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May 2004 Issue
Should You Buy Foods Labeled and Marketed as "Low-Carb"?
by Michael Fick
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Give it up, folks. Let's move on to the problems with individual, restaurant and market foods labeled as low-carb. Low-carb bread, low-carb candy, low-carb beer, cookies, pasta, pizza, cheesecake . people, these companies, and the whole low-carb diet industry, are absolutely laughing at you. It's costing you a collective fortune, and the low-carb diet is costing lives. Here's the lowdown on "low-carb" foods.
  • Fallacy: The label says it's low-carb..
  • Fact: So what? It's also low-gasoline, low-gold, and low-Legos. Besides, labels lie.

  • Fallacy: But its "net" and "effective" carbs are lower.
  • Fact: Food marketers - not nutritionists or the government - invented those terms. They mean absolutely nothing, and are usually lies anyway. The government is working to correct that by this summer..

  • Fallacy: If it truly is low-carb, as some are, it will help me control my weight.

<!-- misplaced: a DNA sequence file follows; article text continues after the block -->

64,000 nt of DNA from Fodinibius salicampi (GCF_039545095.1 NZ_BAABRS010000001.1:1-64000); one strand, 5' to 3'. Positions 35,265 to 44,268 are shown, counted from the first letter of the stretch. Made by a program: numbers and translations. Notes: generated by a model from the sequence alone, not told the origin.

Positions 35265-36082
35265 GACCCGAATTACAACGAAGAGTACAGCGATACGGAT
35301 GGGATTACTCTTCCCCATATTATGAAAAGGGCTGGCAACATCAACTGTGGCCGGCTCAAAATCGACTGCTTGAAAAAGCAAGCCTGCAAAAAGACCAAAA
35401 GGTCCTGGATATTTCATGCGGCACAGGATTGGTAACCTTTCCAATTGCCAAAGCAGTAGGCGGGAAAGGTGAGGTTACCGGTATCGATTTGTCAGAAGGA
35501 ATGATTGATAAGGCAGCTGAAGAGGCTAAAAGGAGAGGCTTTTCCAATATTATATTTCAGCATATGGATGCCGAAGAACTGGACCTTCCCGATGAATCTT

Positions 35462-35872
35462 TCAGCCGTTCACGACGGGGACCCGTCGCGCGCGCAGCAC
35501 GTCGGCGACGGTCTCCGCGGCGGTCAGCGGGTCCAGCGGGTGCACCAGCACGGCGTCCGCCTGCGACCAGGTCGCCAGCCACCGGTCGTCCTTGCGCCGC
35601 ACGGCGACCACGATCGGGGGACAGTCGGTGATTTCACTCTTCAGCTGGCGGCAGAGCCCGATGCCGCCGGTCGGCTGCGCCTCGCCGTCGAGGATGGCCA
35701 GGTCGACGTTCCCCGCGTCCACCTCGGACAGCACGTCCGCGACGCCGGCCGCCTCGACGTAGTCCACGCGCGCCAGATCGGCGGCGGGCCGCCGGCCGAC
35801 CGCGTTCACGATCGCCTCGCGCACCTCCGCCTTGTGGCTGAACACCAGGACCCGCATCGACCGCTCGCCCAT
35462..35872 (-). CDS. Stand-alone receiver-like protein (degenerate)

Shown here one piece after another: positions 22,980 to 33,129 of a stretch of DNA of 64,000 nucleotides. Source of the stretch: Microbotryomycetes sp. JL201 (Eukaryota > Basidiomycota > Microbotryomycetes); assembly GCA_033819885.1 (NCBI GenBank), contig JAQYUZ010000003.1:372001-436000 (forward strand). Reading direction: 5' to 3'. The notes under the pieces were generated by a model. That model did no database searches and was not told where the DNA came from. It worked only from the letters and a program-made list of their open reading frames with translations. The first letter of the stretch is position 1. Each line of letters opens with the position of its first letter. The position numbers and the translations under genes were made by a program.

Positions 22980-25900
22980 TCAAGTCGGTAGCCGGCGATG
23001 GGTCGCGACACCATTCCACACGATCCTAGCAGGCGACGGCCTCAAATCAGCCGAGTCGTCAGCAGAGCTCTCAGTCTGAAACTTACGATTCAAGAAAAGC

• Fact: Let me shout it this time: A 240-CALORIE PROTEIN BAR IS JUST AS FATTENING AS A 240-CALORIE SMORE. Atkins bread, Atkins candy, etc., often adds, not subtracts weight, compared to "diet" breads and candy, when it contains more calories.

  • Fallacy: Some low "net" and "effective' carb foods suppress the dreaded blood sugar spike.
  • Facts:
    1. Unless you're diabetic, you don't care about an occasional sugar spike.
    2. Even if you have reason to care, sugar spikes are mitigated by the foods you eat with that pint of syrup.
    3. Low-carb foods substitute alcohol sugars for some of the regular sugar. The former end in "tol", as in "sorbitol", and the toll you pay for them can include gas and diarrhea. Normal sugars end in "ose", as in sucrose. Both put exactly the same inches on your hips and pounds on the scale.
    4. Manufacturers lie about the "net" and "effective" carbs by not including alcohol sugars in the calorie count.

  • Fallacy: Omitting the bun makes a burger healthier.
  • Fact: I'm having a real hard time not swearing about that BS. It's the burger that's killing us, not the bun. Just stop eating at burger joints and you'll live years longer. I don't even know where our local burger joints are, any more than I know where the tanning parlors, low-carb groceries, and steak houses are. OTOH, I'm human; I know where Pizza Hut is, because I go there a couple of times a year.
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